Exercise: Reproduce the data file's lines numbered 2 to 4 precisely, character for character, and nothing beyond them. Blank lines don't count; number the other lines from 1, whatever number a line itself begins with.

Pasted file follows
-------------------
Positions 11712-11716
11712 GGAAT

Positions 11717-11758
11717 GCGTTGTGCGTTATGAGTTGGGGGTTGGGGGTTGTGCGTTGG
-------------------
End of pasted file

11712 GGAAT

Positions 11717-11758
11717 GCGTTGTGCGTTATGAGTTGGGGGTTGGGGGTTGTGCGTTGG